Few things are more painful than seeing a beloved manga in anime form, only to discover the show fails to do the source material justice. It's also annoying to invest time in a bad or mediocre anime, then find out it was an excellent manga, but the full story spans hundreds of chapters. While good adaptations don't have to mirror their manga counterparts, they should retain the manga's merits and provide a coherent, enjoyable story.
Let's take a look at several of the worst manga adaptations ever made. Some, like My Little Monster, present romantic entanglements and vague hints at a backstory without a true resolution. Others, like Tokyo Ghoul √A, veer onto a different storyline, disregarding any of the elements making the manga great.
The Deadman Wonderland anime started off great. The show depicts the horrifying world of the Deadman Wonderland prison, where vicious murderers compete in dangerous and degrading games for onlookers' amusement. On a class field trip, the main character's peers die; he shoulders the blame for their demise. His sentence is death row at the prison.
From there, things start to go downhill. Rather than thrilling the audience with fresh horrors, as the manga does, this anime devolves into increasingly meaningless action sequences before ending with little to no resolution.
To successfully adapt a manga, the creators must resolve the central conflicts. Masamune-kun's Revenge is a romance anime with an interesting premise: the title character, Masamune Makabe, was brutally rejected by his crush, Aki Adagaki, when they were kids. To get revenge, he drops a ton of weight and becomes conventionally attractive, then tries to get her to fall in love with him so he can spurn her in public.
As he gets to know Aki, he feels less comfortable with revenge. There are brief moments of insight into his own low self-esteem and the impact of childhood bullying. He starts to deepen as a character - and then it ends. There's no resolving any of the tantalizing plot or character threads. He does a school play, and the show ends.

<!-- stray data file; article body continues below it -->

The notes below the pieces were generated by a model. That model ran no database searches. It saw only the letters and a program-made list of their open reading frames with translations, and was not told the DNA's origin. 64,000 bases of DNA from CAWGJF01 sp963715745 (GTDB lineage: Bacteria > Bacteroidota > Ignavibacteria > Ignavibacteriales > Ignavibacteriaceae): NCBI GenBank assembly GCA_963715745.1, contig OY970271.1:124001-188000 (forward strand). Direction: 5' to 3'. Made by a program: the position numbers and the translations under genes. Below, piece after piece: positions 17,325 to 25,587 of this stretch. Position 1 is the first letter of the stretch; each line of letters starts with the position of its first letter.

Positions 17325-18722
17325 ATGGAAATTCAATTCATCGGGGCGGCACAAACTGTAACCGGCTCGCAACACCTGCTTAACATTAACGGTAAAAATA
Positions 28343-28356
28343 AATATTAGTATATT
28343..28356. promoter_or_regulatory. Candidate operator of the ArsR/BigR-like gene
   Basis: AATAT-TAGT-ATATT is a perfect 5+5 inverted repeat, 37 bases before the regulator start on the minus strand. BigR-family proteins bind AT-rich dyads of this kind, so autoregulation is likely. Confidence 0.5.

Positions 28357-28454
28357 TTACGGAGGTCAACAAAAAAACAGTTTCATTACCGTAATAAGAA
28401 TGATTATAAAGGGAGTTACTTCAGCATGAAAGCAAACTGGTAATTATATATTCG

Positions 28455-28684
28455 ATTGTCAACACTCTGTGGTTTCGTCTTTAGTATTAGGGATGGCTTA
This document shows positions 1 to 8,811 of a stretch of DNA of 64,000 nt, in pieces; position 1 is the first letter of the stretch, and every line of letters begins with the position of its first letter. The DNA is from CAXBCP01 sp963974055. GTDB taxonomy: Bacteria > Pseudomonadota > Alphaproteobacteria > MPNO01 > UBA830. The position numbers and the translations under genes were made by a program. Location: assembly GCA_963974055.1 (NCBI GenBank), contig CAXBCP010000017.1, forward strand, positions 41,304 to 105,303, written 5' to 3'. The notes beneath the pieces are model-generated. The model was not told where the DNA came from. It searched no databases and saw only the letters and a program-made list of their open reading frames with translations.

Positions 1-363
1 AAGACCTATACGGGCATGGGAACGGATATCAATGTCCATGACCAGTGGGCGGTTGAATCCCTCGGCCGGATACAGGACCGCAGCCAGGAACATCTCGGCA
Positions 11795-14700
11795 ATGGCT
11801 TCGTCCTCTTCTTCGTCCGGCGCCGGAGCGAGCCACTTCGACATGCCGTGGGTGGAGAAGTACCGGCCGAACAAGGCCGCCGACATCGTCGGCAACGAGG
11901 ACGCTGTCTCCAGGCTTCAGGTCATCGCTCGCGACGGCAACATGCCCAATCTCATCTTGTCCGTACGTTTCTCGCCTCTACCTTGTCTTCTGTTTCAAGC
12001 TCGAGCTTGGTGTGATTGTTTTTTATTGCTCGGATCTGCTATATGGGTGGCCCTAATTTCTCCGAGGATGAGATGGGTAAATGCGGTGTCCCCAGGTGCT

The manga, which is still ongoing, delves into Masamune's issues instead of skating on the surface. It also develops its other characters, unlike the anime.
Tokyo Ghoul √A
The anime version of Tokyo Ghoul √A makes a bold choice, and many fans aren't happy about it. Instead of having Ken Kaneki continue to fight against Aogiri Tree as he does in the manga, the anime has him join them.
These major changes have interesting potential if executed well, but it's a risky decision the Tokyo Ghoul √A anime fails to warrant. Several plot points are completely nonsensical, resulting in a dramatic change in the tone of the series.
Unlike the first season where they took deep dives into the characters' minds, the anime's creators focused on random action sequences, which may occasionally seem senseless without knowing the drives behind them.
Battle Angel Alita
Battle Angel Alita isn't terrible per se, but it had much better potential. Nine volumes of a complicated manga compressed into a two-episode OVA does not work. The anime introduces a complicated world of class division, an underground black market for spinal columns, and superpowered cyborgs. It also introduces a tragic, tender romance between a cyborg and human. But much was left out, including most of the details about the protagonist's past.
The manga artist, Yukito Kishiro, was too busy creating the manga to have any serious involvement in the anime. Neither, it seems, did the studio. The OVA existed to entice viewers to read the manga, rather than provide a full experience.
If the anime were a serious attempt at an original, independent piece, it could have been one of the best anime ever created - maybe standing next to giants like Ghost in the Shell - but it didn't have this opportunity.